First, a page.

Teaching Winter Term Courses
Short-term intensive courses can pose some challenges for faculty, especially related to how to use significantly longer class periods, how much can be achieved in such short semesters, and how to find times for grading and giving feedback with such an intense pace.
The good news is that students tend to be positive about such learning environments and some studies suggest equal or superior learning outcomes over courses in a traditional format.
Faculty can leverage the opportunities provided by the Winter Term format.
- Longer daily meeting periods mean the chance for more and different activities inside and outside the classroom and DEEPER learning.
- Students are more focused because they are only taking one course.
- Faculty and students get to know one another quickly and can create a comfortable and challenging learning environment.
Characteristics associated with effective learning in short-term intensive courses
- Depth over breadth of coverage
- Activities that are engaging and meaningful
- Opportunities to critically reflect on those activities
- Variety in the processes of instruction and in learning materials
- Instructor enthusiasm and interest in students and their learning
- Clear communication and organization
- A collegial classroom environment
Suggestions for faculty planning Winter Term class meetings
Focus on what your students will be doing, not what you will be doing or the material you will be covering.
- If you need the students to learn disciplinary content, what do they need to be doing to learn that content (don’t just say “study” but specify what that means); if you want them to be developing skills, how will they do that?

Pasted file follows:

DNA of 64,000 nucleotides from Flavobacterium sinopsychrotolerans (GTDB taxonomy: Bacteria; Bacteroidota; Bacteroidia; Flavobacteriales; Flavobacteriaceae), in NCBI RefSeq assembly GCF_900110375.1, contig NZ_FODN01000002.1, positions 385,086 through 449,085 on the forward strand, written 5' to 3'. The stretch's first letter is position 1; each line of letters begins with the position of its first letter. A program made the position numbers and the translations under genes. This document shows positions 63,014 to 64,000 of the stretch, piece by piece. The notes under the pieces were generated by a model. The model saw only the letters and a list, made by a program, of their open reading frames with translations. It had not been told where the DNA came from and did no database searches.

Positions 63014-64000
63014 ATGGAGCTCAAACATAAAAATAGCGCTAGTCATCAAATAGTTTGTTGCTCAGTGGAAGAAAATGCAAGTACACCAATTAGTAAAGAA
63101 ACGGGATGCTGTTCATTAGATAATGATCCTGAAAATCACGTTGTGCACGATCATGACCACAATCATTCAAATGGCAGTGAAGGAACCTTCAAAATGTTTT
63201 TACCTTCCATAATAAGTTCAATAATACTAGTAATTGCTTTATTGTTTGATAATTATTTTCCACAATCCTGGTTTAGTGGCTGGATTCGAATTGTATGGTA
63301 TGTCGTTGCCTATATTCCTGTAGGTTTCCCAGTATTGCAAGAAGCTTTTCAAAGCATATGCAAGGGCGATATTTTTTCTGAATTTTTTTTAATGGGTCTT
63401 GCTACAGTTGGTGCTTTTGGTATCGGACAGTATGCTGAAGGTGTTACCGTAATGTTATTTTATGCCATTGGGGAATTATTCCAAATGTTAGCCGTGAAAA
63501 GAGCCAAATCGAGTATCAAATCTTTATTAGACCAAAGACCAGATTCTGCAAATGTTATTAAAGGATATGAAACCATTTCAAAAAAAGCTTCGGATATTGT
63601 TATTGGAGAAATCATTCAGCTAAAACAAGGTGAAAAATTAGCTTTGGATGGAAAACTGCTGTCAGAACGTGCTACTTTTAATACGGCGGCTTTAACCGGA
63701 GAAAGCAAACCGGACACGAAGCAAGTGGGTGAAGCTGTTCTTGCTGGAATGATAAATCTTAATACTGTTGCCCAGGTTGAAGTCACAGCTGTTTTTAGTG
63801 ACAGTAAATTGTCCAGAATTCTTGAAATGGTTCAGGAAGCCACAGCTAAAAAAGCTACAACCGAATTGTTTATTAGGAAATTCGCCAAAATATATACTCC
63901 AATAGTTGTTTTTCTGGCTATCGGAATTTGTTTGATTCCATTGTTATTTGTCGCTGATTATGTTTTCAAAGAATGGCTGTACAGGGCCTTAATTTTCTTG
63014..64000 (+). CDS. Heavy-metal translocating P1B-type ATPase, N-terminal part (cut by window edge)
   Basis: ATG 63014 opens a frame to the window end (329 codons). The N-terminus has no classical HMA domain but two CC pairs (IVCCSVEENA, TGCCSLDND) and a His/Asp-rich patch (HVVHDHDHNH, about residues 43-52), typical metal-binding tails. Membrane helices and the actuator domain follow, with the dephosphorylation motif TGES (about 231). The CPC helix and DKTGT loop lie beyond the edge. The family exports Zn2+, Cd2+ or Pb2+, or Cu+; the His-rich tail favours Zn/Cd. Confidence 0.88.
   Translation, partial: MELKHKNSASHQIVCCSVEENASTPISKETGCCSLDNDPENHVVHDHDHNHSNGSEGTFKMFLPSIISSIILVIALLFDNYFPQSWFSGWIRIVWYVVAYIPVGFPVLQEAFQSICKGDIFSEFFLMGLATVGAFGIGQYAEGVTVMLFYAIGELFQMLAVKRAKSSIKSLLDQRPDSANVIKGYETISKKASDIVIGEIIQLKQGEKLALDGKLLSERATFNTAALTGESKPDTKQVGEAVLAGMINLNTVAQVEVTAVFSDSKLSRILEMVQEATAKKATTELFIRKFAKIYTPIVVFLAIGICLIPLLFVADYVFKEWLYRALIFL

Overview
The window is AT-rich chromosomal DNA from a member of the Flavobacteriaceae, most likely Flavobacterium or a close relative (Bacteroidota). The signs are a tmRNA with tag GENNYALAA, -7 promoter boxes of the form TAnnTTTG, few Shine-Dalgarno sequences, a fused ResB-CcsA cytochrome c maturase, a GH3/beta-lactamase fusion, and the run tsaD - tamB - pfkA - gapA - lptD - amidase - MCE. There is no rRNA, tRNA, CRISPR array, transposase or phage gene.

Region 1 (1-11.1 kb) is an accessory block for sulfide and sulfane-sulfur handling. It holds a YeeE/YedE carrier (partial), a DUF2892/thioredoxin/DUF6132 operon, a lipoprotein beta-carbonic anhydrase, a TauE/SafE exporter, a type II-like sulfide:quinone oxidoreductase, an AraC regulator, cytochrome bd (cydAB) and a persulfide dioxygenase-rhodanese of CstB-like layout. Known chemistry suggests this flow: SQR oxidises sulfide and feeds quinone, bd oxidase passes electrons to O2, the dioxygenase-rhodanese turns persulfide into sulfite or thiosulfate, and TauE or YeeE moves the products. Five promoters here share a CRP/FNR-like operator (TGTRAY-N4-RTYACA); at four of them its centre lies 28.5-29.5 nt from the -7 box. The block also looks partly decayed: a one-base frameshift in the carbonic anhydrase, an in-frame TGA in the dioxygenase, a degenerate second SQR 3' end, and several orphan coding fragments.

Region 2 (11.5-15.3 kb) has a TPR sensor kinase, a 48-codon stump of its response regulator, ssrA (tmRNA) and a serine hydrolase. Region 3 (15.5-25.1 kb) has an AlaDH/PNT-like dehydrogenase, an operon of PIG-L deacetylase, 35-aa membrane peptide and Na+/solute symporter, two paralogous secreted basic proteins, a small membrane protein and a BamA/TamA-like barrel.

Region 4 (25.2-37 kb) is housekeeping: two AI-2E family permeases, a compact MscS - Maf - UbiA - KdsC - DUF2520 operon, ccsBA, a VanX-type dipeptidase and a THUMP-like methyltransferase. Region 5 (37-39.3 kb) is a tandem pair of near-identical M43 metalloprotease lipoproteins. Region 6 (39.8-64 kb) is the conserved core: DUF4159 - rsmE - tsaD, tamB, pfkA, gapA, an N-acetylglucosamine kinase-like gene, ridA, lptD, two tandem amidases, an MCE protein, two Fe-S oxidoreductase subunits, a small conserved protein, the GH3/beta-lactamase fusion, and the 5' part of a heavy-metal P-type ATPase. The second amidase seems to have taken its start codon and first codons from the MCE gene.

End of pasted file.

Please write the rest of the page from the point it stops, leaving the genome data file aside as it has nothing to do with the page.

Think about scaffolding student work and learning.
- What supports and structures do they need when they begin, and how can you remove that scaffolding as they become more proficient?
Think about both small and large scale work.
- Consider both the short, daily activities that students do to practice/learn component parts of your goal, and also the bigger, longer-term integrative activities that students do to put it all together.
- Be clear with students about why you’re doing what you’re doing. Longer class meetings with more and varied activities require more segues and more explicit attention to the purposes of different student work.
Do less better.
- We often try to cram in too much. As you proceed, ask yourself if students might be able to go deeper if they were to do more focused work.
Mix it up.
- Long class meetings require a lot of attention, so changing the type of thinking, the style of interactions, etc. can be a good idea.
- Pay attention to community-building at the beginning of the term. It can pay off with positive classroom participation and environment you’re hoping for.
Plan to recalibrate as Winter Term unfolds.
- Things rarely go as planned. One strategy is planning a “bonus” activity, something purposeful and reinforcing (and perhaps fun) that you can insert if class is going faster than planned and that can be eliminated if you are running behind.
- Schedule time late in the first week of class to gather and respond to student feedback about what is (and isn’t) helping them learn in the course so far.
Take advantage of Elon’s Diversity Theme.
Consult with CATL to explore any of these ideas more deeply. Call x5106 or email a CATL faculty member for more information.
Patricia A. Scott, “Attributes of High-Quality Intensive Courses,” New Directions for Adult and Continuing Education 97 (Spring 2003).
Virginia S. Lee, “A Rose by Any Other Name? Learning in Intensive Course Formats,” National Teaching and Learning Forum 15, no. 6 (2006).
Craig Swenson, “Accelerated and Traditional Formats: Using Learning as a Criterion for Quality,” New Directions for Adult and Continuing Education 97 (Spring 2003).
Raymond J. Wlodkowski and Margery B. Ginsberg, Teaching Intensive and Accelerated Courses: Instruction That Motivates Learning (Jossey-Bass, 2010).